TUCOWS ARTICLE

Quick and painless wi-fi connections with The Go Button

Sometimes you stumble across a tool that solves a problem you didn't even realize you had. That was my recent experience with The Go Button, which saves you the hassle of choosing and connecting to a wi-fi connection when you're on the go.
Published: Apr 17, 2008
Author: Jordan Running
Related OS: XP / Vista

The other day I was searching for wi-fi hotspots in my area when I stumbled upon a tool called The Go Button. Its premise is simple: When you're in an unfamiliar place and need to get online, just press The Go Button and it will hunt through the available wireless networks and connect automatically to the most viable candidate, going down the list until it's found a reliable wi-fi connection to get you online. Contrast this with the usual trial-and-error method and it's enough to save a road warrior a few minutes a day. Here's how to get started.

The Go Button - System tray iconThe Go Button is a free, fast download, so it should take you no time to get it installed. Using it is often as simple as just starting it up. If you're not connected to a network, the Go Button will automatically get to work. Most of the time it lives in your system tray--the area on your taskbar next to the clock--and you can see its status just by observing its color. Here's how to interpret them:

  • Red: Not connected to a wireless network.
  • Yellow: Trying to connect.
  • Green: Connected to a network.
  • Grey: Disabled.

Like I said, usually the Go Button does its work automatically, but it can also give you more information about the available wireless networks. In order to bring up its main window, just double-click on its icon. You'll see something like this:

The Go Button - Main

The first thing you'll probably notice is the big ad, which is of course what keeps The Go Button free for your use. But peel your eyes off of the ad and above it you'll see the main information area. Along with your current connection status, here the Go Button lists all of the hotspots within range, along with their signal strength, security status, and whether it thinks they're "connectable." If you want to connect to a specific network wireless, select it in the list and click on Connect (you may have to disconnect first if you're already connected to a network).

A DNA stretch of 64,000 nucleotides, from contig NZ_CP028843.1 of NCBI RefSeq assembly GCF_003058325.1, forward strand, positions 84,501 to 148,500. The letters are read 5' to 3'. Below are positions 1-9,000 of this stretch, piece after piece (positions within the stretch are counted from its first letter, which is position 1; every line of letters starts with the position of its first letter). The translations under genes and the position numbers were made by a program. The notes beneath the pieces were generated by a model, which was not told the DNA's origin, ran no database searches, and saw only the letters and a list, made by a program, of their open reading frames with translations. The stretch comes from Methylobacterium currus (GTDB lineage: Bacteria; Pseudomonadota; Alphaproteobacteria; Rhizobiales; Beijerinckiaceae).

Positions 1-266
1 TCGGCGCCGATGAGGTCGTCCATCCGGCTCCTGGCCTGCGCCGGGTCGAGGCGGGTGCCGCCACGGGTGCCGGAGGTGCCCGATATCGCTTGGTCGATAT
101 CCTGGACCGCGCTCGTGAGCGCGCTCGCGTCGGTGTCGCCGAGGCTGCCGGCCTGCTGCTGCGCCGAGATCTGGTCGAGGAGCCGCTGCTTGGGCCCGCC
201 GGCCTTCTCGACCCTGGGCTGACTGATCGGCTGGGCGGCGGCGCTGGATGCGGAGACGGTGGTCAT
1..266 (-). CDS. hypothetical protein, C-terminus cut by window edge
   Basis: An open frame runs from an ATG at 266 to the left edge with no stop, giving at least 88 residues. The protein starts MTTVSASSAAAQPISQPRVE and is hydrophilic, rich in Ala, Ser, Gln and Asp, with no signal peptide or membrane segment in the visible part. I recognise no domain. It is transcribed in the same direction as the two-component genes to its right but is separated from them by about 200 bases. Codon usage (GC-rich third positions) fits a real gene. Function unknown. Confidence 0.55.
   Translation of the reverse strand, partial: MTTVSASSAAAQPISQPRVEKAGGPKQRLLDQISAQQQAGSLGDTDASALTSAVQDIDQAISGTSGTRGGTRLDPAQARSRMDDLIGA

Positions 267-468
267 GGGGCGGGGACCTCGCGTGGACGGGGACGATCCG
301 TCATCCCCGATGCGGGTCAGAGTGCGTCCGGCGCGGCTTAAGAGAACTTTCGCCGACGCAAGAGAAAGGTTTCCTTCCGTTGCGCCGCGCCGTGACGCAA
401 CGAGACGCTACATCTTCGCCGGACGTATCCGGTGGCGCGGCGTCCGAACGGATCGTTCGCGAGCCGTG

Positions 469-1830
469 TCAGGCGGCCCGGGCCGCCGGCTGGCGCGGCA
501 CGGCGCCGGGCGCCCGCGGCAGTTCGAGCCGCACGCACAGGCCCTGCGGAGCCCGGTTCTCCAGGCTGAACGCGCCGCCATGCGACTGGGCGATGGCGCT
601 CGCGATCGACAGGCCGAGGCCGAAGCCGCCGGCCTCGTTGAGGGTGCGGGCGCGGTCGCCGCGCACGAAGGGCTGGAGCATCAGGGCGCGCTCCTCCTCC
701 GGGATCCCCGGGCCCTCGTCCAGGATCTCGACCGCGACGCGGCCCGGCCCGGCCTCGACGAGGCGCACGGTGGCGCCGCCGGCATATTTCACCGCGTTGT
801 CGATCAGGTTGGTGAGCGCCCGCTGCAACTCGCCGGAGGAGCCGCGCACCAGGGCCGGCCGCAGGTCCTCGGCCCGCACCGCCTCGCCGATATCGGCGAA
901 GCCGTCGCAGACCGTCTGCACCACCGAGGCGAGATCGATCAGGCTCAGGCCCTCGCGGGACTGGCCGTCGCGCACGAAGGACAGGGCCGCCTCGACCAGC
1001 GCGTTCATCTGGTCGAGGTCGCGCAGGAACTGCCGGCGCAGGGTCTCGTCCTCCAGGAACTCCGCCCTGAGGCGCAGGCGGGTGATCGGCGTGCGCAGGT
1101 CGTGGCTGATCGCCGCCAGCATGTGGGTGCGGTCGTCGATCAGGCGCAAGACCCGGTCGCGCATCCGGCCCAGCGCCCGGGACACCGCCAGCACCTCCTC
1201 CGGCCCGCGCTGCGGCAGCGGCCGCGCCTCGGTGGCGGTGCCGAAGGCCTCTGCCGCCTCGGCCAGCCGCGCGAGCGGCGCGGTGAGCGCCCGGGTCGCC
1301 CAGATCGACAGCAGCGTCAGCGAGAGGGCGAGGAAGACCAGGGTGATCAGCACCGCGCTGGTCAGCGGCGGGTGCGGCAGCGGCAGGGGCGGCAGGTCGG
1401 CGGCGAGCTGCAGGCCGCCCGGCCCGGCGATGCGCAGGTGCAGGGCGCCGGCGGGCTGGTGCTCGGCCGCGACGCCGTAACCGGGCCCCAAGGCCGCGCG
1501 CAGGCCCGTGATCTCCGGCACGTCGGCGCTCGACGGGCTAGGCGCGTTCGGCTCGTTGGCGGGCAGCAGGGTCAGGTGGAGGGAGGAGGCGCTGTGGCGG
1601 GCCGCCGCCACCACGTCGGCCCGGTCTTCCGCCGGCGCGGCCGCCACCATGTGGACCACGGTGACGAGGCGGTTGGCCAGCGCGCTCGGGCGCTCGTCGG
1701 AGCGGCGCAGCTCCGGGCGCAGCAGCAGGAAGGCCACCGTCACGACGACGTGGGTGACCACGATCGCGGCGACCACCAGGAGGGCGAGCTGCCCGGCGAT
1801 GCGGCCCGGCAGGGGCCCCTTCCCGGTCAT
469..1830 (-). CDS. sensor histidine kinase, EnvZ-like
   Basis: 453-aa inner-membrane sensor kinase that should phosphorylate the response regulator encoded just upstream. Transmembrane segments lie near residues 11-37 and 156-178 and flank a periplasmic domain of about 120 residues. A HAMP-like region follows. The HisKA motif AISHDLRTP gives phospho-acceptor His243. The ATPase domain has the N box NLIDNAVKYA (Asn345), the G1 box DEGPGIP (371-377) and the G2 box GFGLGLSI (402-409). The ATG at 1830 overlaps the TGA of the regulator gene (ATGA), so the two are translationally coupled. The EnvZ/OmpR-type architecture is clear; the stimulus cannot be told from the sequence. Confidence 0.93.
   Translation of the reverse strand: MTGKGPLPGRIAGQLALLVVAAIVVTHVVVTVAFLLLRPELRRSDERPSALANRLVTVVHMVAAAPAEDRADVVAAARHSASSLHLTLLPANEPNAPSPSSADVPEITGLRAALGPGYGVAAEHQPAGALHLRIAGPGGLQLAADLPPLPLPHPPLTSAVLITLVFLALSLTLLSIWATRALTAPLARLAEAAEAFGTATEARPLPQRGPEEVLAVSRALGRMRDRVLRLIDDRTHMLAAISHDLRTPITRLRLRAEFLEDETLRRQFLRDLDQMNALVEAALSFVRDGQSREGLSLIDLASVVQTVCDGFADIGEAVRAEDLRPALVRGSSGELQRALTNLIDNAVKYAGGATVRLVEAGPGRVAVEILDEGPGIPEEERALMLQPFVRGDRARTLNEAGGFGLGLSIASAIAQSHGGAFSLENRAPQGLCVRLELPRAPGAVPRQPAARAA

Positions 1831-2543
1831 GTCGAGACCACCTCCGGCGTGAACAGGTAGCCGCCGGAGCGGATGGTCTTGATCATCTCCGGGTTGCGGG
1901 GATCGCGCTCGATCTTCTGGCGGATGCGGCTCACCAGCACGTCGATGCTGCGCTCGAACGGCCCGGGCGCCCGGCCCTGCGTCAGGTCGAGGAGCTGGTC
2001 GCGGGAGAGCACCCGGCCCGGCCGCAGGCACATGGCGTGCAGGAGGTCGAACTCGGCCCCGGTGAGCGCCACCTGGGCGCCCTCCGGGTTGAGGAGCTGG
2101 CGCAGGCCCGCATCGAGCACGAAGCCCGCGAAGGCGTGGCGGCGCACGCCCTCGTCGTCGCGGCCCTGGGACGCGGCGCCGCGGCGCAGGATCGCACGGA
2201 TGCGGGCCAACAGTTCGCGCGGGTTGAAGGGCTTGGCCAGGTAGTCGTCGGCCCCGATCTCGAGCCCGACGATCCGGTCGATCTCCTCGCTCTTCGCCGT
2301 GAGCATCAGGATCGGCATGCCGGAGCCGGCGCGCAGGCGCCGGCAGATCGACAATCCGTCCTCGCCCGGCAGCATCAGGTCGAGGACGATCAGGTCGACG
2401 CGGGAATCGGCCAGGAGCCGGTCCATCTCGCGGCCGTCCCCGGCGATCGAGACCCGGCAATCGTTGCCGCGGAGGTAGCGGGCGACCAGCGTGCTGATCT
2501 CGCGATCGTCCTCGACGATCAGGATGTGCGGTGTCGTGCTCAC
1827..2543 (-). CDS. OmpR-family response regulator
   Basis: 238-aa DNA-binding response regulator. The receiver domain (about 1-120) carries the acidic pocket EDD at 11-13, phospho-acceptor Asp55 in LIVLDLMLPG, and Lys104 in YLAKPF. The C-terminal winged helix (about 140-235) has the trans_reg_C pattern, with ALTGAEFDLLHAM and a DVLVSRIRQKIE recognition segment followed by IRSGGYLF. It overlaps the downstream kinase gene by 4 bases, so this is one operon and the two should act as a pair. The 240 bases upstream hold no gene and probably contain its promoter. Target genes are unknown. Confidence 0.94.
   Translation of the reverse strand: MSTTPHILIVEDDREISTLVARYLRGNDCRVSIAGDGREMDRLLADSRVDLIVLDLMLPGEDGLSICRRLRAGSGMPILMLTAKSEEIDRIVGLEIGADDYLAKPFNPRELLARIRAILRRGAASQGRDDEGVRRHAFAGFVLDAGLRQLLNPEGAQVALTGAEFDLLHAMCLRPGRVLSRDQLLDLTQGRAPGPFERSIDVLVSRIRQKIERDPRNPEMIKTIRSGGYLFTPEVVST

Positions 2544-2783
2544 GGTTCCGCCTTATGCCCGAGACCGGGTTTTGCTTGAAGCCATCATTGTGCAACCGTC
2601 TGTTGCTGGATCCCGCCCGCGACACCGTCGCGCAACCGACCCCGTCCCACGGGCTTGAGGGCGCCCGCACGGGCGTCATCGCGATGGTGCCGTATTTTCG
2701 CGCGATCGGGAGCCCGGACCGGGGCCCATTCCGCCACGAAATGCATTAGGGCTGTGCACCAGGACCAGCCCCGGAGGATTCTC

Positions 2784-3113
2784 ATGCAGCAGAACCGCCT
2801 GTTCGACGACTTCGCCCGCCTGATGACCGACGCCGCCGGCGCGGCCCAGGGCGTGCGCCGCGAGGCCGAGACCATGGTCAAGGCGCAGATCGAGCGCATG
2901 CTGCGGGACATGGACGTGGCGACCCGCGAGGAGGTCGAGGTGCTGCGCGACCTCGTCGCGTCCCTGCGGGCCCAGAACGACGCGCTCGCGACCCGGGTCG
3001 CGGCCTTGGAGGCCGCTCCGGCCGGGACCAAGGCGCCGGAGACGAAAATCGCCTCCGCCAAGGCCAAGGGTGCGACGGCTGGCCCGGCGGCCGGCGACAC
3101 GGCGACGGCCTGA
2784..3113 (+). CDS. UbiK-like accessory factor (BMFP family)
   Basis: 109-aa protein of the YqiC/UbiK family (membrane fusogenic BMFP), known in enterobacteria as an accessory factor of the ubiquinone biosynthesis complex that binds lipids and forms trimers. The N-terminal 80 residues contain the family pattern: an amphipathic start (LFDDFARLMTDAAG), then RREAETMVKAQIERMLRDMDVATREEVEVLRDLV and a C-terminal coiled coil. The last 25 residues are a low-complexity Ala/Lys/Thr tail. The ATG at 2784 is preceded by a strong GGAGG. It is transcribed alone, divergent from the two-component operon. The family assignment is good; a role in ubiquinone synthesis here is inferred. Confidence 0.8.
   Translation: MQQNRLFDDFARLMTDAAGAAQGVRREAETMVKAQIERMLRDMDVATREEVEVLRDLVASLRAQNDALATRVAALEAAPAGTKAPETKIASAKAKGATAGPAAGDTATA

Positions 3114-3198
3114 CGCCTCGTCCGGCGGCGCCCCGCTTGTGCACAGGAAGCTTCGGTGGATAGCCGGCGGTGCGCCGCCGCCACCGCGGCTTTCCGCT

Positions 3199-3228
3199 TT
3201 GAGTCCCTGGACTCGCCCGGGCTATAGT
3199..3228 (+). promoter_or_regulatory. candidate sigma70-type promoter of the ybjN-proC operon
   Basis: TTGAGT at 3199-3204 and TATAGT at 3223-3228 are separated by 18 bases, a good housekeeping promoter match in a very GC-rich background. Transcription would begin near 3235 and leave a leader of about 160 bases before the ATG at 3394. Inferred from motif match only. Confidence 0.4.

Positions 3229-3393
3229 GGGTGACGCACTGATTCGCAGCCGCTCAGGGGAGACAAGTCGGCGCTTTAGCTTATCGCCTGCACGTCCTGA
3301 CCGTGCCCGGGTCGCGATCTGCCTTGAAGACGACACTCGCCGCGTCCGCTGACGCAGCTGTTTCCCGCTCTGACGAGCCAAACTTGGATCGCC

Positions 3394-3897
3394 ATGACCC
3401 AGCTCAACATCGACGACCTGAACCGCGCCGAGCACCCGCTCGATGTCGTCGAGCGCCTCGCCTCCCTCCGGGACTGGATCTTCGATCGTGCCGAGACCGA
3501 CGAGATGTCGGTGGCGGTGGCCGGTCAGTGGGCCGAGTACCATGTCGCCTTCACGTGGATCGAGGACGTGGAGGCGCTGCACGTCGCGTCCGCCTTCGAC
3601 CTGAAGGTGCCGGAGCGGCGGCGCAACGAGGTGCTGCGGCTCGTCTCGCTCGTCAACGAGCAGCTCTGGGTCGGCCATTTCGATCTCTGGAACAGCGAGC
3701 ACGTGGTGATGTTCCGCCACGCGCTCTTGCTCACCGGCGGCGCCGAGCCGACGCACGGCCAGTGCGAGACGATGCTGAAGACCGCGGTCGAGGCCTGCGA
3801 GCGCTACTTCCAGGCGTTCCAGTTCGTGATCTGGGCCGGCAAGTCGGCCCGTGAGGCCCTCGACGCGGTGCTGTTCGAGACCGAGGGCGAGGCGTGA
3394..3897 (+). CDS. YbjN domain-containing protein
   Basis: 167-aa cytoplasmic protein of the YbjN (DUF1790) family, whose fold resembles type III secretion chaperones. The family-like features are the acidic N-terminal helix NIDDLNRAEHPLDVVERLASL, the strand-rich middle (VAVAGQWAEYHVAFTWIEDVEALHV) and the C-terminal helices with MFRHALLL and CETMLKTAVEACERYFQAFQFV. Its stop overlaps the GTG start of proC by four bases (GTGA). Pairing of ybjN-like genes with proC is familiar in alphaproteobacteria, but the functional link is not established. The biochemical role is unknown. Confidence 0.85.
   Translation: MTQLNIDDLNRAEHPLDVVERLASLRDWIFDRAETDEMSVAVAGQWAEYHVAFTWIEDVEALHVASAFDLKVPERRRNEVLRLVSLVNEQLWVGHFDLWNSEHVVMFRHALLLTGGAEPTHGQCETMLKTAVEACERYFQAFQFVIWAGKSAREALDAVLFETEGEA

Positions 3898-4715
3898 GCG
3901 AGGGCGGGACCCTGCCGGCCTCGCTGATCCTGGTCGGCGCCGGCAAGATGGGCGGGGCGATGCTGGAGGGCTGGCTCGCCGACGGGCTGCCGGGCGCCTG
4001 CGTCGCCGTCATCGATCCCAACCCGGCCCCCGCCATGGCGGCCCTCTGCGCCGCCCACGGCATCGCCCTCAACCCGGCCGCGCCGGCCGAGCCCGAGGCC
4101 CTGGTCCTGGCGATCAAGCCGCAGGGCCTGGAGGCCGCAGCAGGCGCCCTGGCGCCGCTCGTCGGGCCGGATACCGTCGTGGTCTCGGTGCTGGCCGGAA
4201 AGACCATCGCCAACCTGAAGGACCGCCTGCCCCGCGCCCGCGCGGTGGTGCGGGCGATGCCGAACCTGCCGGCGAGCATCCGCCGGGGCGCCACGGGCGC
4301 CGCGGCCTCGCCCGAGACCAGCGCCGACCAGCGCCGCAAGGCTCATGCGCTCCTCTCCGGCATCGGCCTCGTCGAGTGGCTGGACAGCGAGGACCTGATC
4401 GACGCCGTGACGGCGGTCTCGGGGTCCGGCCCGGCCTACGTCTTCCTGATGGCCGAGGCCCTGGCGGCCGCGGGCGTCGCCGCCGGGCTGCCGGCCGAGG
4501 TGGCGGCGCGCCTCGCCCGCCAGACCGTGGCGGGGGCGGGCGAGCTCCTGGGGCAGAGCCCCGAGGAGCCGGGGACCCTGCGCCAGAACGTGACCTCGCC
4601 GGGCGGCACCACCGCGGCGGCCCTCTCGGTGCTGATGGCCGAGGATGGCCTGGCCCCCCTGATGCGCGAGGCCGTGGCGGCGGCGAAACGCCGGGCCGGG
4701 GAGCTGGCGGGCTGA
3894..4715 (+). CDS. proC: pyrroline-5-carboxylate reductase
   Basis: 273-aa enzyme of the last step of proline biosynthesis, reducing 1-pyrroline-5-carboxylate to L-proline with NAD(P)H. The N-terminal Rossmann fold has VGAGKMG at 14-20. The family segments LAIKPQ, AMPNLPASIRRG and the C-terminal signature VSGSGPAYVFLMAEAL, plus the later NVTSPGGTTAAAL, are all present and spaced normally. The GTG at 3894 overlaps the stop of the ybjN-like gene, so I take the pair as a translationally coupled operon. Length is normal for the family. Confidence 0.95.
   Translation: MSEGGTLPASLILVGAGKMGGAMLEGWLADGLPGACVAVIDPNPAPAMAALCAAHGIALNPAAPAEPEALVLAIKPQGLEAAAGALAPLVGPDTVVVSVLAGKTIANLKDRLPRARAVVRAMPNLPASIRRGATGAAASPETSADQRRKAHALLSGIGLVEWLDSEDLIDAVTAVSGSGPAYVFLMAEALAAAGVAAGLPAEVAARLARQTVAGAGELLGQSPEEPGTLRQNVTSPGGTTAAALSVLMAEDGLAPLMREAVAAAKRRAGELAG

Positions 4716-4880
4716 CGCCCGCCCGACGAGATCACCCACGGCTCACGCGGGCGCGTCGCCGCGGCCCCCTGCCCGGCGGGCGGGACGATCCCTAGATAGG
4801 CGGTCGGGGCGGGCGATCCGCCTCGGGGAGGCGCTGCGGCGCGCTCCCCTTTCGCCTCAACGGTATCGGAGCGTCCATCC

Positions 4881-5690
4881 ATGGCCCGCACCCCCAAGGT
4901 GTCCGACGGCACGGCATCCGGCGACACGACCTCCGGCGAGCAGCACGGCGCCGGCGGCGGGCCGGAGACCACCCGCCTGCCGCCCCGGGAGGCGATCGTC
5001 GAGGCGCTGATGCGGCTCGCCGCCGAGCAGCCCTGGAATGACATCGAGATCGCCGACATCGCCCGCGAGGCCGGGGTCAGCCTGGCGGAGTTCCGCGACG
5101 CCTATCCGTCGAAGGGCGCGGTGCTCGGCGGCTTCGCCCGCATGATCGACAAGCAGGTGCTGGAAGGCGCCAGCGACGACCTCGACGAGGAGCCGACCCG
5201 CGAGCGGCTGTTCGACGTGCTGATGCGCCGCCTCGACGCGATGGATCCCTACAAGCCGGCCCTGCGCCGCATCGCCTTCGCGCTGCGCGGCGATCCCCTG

That's pretty much all there is to the main interface. To hide it back in the system tray, click on the "X" close button in the title bar. The only other option you'll find in the Go Button is the Disable option, which you'll find by right-clicking on the tray icon. This, as you've probably guessed, just shuts off its functionality until you Enable it again. Since the Go Button will automatically attempt to establish another connection if you're disconnected from a wireless network, you may want to disable it in the even you want to stay disconnected.

One option missing from The Go Button is to have it start automatically with Windows, but that's easy enough to remedy. As with any program, you can make it start when Windows does simply by creating (or copying) a shortcut to it in the Startup menu, which you'll find on the Start menu under Programs in Windows XP or All Programs in Windows Vista.

Finally, the Go Button web site offers this bit of excellent advice that applies to public wi-fi hotspots in general:

When you use an open wireless network you need to know that your surfing may not be secure. Anything you do can be monitored by someone nearby. Simple discretion is good policy. If you engage in web-based stock trading or banking for example, make sure you are connected with a secure connection. Examples of this are a URL that begins with https:// instead of http://, indicated by a small padlock on the bottom bar of the browser.

About Jordan Running

Blogger since 1999, Jordan Running went pro in 2005 and never looked back. Sometimes programmer, occasional photographer, and serial tinkerer, he decided to to switch to Linux in 2001 but just hasn't quite gotten around to it yet.

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